"Children or bacon,
          Else I don't go away."
A singular rumor of sea-birds, during the nights of November and December, in the island of Schonen, is still known as the hunting of Odin.

In the Bavarian and Styrian Alps the Twelve Nights are called "Rumor Nights," on account of their visions of ghosts and hobgoblins, when priests and prudent housewives, with prayer and invocation, holy-water and burning incense, fumigate dwelling and outhouse, and sprinkle their cattle with salt. Hence these nights were also called "Fumigating Nights." As an additional protection against "witches' feet" and "devils' paws," the initials of the holy magicians were formerly inscribed upon the door-posts. On the dreaded Twelfth-night, when Frau Holle, or Berchta, issues with her fearful train from her wild mountain home, where she dwells among the dead, she is generally preceded by the faithful Eckhart, an old man with a long beard and a white wand, who warns every one of her terrible approach.

There is a pretty legend related by Von Reinsberg in his "Festliche Jahr" (to which we are indebted for much of the material and a number of the illustrations for this article), that on one occasion the good Eckhart met two little children, who, coming out of a beer shop with a pot of beer, were overtaken by the fearful troop, who drank all the beer. Having no money to buy more, and apprehensive of punishment, they cried bitterly, when the faithful Eckhart comforted them with the assurance that if they would never tell what they had seen, their pot would always be brimful of beer. And so it was, until their parents prevailed upon the children to divulge the mysterious secret, when the miraculous gift disappeared.

As with Christmas as a holiday, so with many of its characters and customs. If not of pagan origin, they constitute a curious medley of paganism and Christianity. This is particularly true among the Germans, who were strongly attached to their old religious ceremonies. The Christ-child with his gifts and masked attendant all belong to the German antiquity. In the procession of the star-singers the three kings replace the pagan gods. Only the names have been changed, while the custom has received the rites of a Christian baptism. The German custom of some one going, in a state of nudity, at midnight on Christmas-eve, to bind the fruit trees with ropes of straw, or of frugal housewives shaking the crumbs from the table-cloth around their roots in order that they become more fruitful, clearly points to the mysterious influence attributed by the ancient Germans to the time of the Twelve Nights. In the Tyrol the fruit trees, for a similar reason, are soundly beaten. In Bohemia they are violently shaken during the time of the midnight mass; while in other localities they are regaled with the remains of the Christmas supper, to which they had been previously and specially invited.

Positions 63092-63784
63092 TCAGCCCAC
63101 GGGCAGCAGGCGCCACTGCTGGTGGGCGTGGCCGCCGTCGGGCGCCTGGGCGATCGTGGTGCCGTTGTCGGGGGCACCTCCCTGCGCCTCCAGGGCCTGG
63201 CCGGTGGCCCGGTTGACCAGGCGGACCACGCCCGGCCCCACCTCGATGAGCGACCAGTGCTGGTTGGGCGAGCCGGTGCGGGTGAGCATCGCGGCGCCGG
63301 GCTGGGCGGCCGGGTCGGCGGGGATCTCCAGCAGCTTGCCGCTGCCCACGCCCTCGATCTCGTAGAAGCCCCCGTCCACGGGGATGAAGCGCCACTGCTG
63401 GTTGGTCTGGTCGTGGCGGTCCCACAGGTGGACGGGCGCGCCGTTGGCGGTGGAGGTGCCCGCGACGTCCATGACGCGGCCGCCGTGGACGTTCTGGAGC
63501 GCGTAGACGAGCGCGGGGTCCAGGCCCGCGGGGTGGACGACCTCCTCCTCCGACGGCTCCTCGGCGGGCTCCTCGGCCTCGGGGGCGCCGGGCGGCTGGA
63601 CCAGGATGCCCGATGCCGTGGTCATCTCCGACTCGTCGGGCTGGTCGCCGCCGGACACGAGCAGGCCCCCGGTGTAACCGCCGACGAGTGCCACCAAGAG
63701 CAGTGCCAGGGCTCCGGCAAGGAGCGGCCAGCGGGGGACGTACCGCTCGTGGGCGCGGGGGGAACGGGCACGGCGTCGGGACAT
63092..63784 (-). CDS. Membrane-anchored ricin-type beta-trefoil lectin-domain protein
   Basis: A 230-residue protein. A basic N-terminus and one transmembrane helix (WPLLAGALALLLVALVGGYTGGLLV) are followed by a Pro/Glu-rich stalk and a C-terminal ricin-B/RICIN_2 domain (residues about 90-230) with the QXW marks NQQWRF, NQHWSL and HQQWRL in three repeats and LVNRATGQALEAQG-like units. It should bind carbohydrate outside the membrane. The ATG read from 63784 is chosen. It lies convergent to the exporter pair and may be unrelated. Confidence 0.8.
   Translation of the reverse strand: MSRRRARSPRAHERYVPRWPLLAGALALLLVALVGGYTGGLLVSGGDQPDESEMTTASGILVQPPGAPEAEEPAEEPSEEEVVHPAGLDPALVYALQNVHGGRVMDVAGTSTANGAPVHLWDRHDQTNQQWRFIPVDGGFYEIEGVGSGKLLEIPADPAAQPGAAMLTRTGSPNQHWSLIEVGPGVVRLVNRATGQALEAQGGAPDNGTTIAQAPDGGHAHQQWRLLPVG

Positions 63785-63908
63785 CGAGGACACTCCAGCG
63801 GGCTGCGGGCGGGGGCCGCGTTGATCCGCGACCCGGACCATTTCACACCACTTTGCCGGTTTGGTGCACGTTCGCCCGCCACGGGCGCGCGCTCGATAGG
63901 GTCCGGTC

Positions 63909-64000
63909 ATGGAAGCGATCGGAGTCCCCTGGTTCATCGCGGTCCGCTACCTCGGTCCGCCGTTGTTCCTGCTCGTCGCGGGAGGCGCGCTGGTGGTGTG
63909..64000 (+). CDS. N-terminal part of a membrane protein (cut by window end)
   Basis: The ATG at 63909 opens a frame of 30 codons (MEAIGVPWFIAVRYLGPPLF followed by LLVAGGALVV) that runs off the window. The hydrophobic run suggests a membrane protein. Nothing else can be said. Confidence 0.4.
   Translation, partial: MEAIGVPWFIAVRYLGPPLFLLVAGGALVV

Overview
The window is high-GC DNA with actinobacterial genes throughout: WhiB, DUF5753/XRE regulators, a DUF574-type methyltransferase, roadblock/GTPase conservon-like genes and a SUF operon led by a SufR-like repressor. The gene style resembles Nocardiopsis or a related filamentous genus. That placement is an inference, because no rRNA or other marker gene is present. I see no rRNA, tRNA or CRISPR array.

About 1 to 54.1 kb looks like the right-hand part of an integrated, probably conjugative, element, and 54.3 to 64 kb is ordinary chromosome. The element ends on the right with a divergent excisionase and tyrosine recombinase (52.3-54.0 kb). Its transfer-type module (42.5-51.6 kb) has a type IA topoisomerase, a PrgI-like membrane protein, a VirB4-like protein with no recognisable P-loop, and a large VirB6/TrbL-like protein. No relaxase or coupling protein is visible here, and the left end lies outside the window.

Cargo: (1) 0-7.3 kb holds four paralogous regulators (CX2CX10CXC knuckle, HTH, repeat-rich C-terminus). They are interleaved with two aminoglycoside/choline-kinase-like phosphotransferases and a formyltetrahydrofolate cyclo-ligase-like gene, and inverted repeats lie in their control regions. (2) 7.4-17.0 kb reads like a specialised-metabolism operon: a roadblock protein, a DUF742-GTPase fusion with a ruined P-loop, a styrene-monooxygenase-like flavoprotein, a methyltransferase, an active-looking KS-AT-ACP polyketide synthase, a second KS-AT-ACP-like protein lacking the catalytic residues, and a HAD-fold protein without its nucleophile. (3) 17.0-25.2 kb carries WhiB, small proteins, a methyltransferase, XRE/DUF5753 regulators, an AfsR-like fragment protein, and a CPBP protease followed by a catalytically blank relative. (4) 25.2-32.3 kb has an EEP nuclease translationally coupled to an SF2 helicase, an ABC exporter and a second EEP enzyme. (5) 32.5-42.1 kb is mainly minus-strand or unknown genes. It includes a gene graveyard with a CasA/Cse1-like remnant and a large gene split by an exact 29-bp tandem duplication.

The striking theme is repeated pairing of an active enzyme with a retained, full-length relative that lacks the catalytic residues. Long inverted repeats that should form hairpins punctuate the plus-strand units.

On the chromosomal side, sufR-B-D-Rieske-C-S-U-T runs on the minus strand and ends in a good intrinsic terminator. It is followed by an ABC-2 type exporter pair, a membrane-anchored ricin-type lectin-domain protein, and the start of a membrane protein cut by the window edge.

A similar custom, probably of German origin, still prevails in some parts of England. In Devonshire a corn cake and some hot cider are carried into the orchard, and there offered up to the largest apple-tree as the king of the orchard, while those who take part in the singular ceremony join lustily in the chorus,
          "Bear good apples and pears enoug' —
          Barns full, bags full, sacks foil!
               Hurrah! hurrah! Hurrah!"
Mistletoe and holly, Yule-log and Yule-candle, belong to the same category. The mistletoe was regarded by the Druids with religious veneration, and its berries of pearl, as symbolic of purity, were associated by them with the rites of marriage. From this the transition was but slight to the lover's kiss beneath its mystic bough during the Christmas-tide. At this festive season also they kindle bonfires upon the hill-tops. Nor must we forget that our pagan progenitors burned a great log and a mammoth candle upon the 21st of December, which, being the shortest day in the year, was regarded as the turning-point in the conflict between the contending forces of winter and spring.

The original article may be found in its entirety at Wikisource.

Sunday, December 4, 2011

To see if reindeer really know how to fly ...